- Jack the Dog (2001) as Alfred Stieglitz
- Midwives (2001) as Stephen Hastings
- Femme Fatale (2002) as Watts
- A Walk to Remember (2002) as Rev. Sullivan
- Bon Voyage (2003) as Alex Winckler
- The Hebrew Hammer (2003) as JJL Chief Bloomenbergensteinenthal
- Deadwood (2004) as General Crook
- Law & Order: Trial by Jury (2005) as Mike LaSalle
- Independent Lens (2005–2009) as Narrator
- The Inside (2005) as Special Agent Webster
- Deepwater (2005) as Herman Finch
- A Little Trip to Heaven (2005) as Frank
- Return of the Living Dead: Necropolis (2005) as Uncle Charles
- Return of the Living Dead: Rave to the Grave (2005) as Uncle Charles
- Commander in Chief (2005–2006) as Warren Keaton
- The 4400 (2004–2006) as Dennis Ryland
- Behind Enemy Lines II: Axis of Evil (2006) as President Manning
- Law & Order: Criminal Intent (2001–2011). Episode aired 15 November 2007, Season 07, Episode 07 as Lionel Shill
- Brothers & Sisters (2007) as Mark August
- Five Dollars a Day (2008) as Bert Kruger
- Dr. Dolittle: Tail to the Chief as President Sterling
- All Roads Lead Home (2008) as Hock
- NCIS (2008) as Ned Quinn
- The Lena Baker Story (2008) as Elliot Arthur
- FlashForward (2009) as President Dave Segovia
- This Is Not a Movie (2010) as CEO of Propaganda / screenwriter
- Last Will (2011) as Judge Garner
- The Gundown (2011) as Tom Morgan
- Stage Left: A Story of Theater in the Bay Area (2011) as Himself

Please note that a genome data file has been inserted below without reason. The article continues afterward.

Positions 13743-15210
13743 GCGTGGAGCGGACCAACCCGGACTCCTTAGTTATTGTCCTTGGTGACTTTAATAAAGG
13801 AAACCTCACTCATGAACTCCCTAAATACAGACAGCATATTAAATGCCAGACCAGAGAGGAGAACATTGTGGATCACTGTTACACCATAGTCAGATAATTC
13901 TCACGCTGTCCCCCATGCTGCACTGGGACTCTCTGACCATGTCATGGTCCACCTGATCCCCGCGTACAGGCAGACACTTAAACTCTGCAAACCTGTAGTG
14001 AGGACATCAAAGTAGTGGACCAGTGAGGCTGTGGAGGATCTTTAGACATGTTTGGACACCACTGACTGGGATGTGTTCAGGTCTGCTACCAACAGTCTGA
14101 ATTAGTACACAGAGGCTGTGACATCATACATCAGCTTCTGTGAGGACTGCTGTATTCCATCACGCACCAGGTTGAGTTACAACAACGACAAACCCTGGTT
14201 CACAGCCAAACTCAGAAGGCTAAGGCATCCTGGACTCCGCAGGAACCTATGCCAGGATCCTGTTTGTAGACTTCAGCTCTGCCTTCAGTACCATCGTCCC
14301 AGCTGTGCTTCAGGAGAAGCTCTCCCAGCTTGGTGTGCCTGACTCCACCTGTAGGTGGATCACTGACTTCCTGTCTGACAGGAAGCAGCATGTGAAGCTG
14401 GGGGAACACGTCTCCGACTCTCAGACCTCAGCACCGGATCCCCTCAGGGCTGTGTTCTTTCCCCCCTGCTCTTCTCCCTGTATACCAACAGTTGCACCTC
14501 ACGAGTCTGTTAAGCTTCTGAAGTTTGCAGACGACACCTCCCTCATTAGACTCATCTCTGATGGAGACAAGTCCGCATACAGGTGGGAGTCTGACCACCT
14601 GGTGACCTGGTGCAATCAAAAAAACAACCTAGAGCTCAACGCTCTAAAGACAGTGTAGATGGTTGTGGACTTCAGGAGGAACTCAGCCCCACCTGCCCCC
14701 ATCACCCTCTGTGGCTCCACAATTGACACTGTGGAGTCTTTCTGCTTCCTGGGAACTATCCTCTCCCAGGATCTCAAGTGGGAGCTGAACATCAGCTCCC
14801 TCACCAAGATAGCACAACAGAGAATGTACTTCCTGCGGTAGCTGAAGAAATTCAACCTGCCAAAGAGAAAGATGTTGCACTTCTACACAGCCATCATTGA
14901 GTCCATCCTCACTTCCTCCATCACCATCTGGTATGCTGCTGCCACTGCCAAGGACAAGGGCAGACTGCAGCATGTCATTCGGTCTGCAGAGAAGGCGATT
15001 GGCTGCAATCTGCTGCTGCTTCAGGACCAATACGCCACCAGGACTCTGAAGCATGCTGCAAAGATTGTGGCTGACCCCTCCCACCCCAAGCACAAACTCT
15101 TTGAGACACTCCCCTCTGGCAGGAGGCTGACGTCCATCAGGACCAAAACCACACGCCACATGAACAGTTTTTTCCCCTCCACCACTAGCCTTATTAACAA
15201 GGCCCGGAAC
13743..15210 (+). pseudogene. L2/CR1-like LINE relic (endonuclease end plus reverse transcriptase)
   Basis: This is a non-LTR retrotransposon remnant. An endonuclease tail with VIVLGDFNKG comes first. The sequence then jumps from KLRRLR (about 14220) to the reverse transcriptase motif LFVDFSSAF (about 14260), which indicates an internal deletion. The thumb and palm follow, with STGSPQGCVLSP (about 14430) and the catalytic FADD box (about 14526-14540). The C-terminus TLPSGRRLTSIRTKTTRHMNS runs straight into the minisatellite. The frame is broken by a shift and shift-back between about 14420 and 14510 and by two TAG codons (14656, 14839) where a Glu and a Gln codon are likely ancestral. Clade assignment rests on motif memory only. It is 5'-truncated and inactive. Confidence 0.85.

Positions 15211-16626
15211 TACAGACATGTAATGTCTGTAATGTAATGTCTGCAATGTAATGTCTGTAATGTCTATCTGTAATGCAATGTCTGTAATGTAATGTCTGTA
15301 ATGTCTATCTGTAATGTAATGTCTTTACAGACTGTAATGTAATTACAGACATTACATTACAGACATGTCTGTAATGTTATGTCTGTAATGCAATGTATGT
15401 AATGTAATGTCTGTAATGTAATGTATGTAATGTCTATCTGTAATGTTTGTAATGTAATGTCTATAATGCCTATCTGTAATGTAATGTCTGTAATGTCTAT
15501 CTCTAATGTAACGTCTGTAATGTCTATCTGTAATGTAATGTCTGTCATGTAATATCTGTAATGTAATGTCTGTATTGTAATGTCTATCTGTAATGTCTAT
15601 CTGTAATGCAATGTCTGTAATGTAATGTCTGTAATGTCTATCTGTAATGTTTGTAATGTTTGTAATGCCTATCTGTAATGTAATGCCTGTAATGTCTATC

- La Rançon de la gloire (2014) as John Crooker
- Good Kill (2014) as Langley (voice)
- Blue Bloods (2015) as Senator McCreary
- Eva & Leon (2015) as Le père d'Eva
- No Deposit (2015) as Police Chief Williams
- The Disappearance (2017) as Henry Sullivan
- 1 Mile to You (2017) as Prin. Umber
- The Comey Rule (2020) as Robert Mueller
- The Real Activist (2020) as Himself
- The Girl Who Believes in Miracles (2021) as Sam Donovan
- The UFO Experience, a television documentary directed by Ronald K. Lakis in which Coyote appeared and also narrated (1982)
- Zen Mind, Beginner's Mind (1988)
- Waldo Salt: A Screenwriter's Journey (1990)
- Hatchet by Gary Paulsen
- The Education of Little Tree by Forrest Carter
- Contrary Warriors
- The Breathtaker by Alice Blanchard
- The Teachings of Don Juan: A Yaqui Way of Knowledge by Carlos Castaneda
- The Studio System, American Cinema, New York Center for Visual History (1994)
- National Geographic: Cyclone! (1995)
- The West Produced by Ken Burns and directed by Stephen Ives (1996)
- 21st Century Jet: The Building of the Boeing 777 (1996)
- Survivors of the Skeleton Coast (1997)
- Video Justice: Crime Caught on Tape (1997)
- World's Scariest Police Chases Pilot episode (1997)
- The History of Sex (1999)
- Rome: Power & Glory (1999)
- National Geographic: The Battle For Midway produced by Michael Rosenfeld (1999)
- In the Light of Reverence (2001)
- Color of War
- Out of the Blue (2002)
- The Shapes of Life: Origins (2002)
- The Four Agreements: A Practical Guide to Personal Freedom by Don Miguel Ruiz
- The Fifth Agreement: A Practical Guide to Self-Mastery by Don Miguel Ruiz
- Oil on Ice (2004)
- The Voice of Knowledge : A Practical Guide to Inner Peace (Toltec Wisdom) by Don Miguel Ruiz (2004)
- Kursk: A Submarine In Troubled Waters by Jean-Michel Carré (2004)
- National Geographic: Guns, Germs, and Steel (Jared Diamond, 2005)